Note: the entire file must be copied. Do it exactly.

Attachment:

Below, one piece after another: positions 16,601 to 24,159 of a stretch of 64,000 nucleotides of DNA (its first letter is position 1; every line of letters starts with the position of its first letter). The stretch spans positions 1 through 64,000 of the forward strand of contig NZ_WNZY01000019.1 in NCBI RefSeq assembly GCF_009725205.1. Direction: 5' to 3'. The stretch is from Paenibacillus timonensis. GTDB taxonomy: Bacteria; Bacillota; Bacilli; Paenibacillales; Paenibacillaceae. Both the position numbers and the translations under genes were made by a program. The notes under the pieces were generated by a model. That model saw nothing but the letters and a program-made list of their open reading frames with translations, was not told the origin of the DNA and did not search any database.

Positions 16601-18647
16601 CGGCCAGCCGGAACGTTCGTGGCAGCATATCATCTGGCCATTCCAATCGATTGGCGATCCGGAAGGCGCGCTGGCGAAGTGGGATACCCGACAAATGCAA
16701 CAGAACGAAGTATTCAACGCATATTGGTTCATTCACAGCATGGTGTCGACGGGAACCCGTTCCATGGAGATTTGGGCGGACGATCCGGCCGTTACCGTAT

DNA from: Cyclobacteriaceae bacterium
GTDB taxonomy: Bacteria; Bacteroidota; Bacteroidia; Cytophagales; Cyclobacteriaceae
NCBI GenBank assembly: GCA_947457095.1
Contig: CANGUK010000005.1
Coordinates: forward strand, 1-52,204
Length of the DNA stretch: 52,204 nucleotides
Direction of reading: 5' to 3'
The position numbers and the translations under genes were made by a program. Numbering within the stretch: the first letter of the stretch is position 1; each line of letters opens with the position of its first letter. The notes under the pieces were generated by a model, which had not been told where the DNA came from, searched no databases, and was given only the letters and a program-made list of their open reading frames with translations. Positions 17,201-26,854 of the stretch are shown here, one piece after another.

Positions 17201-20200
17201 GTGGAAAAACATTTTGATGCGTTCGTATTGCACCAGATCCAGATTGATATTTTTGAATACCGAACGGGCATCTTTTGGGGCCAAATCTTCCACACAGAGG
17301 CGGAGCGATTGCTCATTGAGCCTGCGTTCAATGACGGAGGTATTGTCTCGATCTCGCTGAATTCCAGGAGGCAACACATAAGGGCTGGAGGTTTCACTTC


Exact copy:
Below, one piece after another: positions 16,601 to 24,159 of a stretch of 64,000 nucleotides of DNA (its first letter is position 1; every line of letters starts with the position of its first letter). The stretch spans positions 1 through 64,000 of the forward strand of contig NZ_WNZY01000019.1 in NCBI RefSeq assembly GCF_009725205.1. Direction: 5' to 3'. The stretch is from Paenibacillus timonensis. GTDB taxonomy: Bacteria; Bacillota; Bacilli; Paenibacillales; Paenibacillaceae. Both the position numbers and the translations under genes were made by a program. The notes under the pieces were generated by a model. That model saw nothing but the letters and a program-made list of their open reading frames with translations, was not told the origin of the DNA and did not search any database.

Positions 16601-18647
16601 CGGCCAGCCGGAACGTTCGTGGCAGCATATCATCTGGCCATTCCAATCGATTGGCGATCCGGAAGGCGCGCTGGCGAAGTGGGATACCCGACAAATGCAA
16701 CAGAACGAAGTATTCAACGCATATTGGTTCATTCACAGCATGGTGTCGACGGGAACCCGTTCCATGGAGATTTGGGCGGACGATCCGGCCGTTACCGTAT

DNA from: Cyclobacteriaceae bacterium
GTDB taxonomy: Bacteria; Bacteroidota; Bacteroidia; Cytophagales; Cyclobacteriaceae
NCBI GenBank assembly: GCA_947457095.1
Contig: CANGUK010000005.1
Coordinates: forward strand, 1-52,204
Length of the DNA stretch: 52,204 nucleotides
Direction of reading: 5' to 3'
The position numbers and the translations under genes were made by a program. Numbering within the stretch: the first letter of the stretch is position 1; each line of letters opens with the position of its first letter. The notes under the pieces were generated by a model, which had not been told where the DNA came from, searched no databases, and was given only the letters and a program-made list of their open reading frames with translations. Positions 17,201-26,854 of the stretch are shown here, one piece after another.

Positions 17201-20200
17201 GTGGAAAAACATTTTGATGCGTTCGTATTGCACCAGATCCAGATTGATATTTTTGAATACCGAACGGGCATCTTTTGGGGCCAAATCTTCCACACAGAGG
17301 CGGAGCGATTGCTCATTGAGCCTGCGTTCAATGACGGAGGTATTGTCTCGATCTCGCTGAATTCCAGGAGGCAACACATAAGGGCTGGAGGTTTCACTTC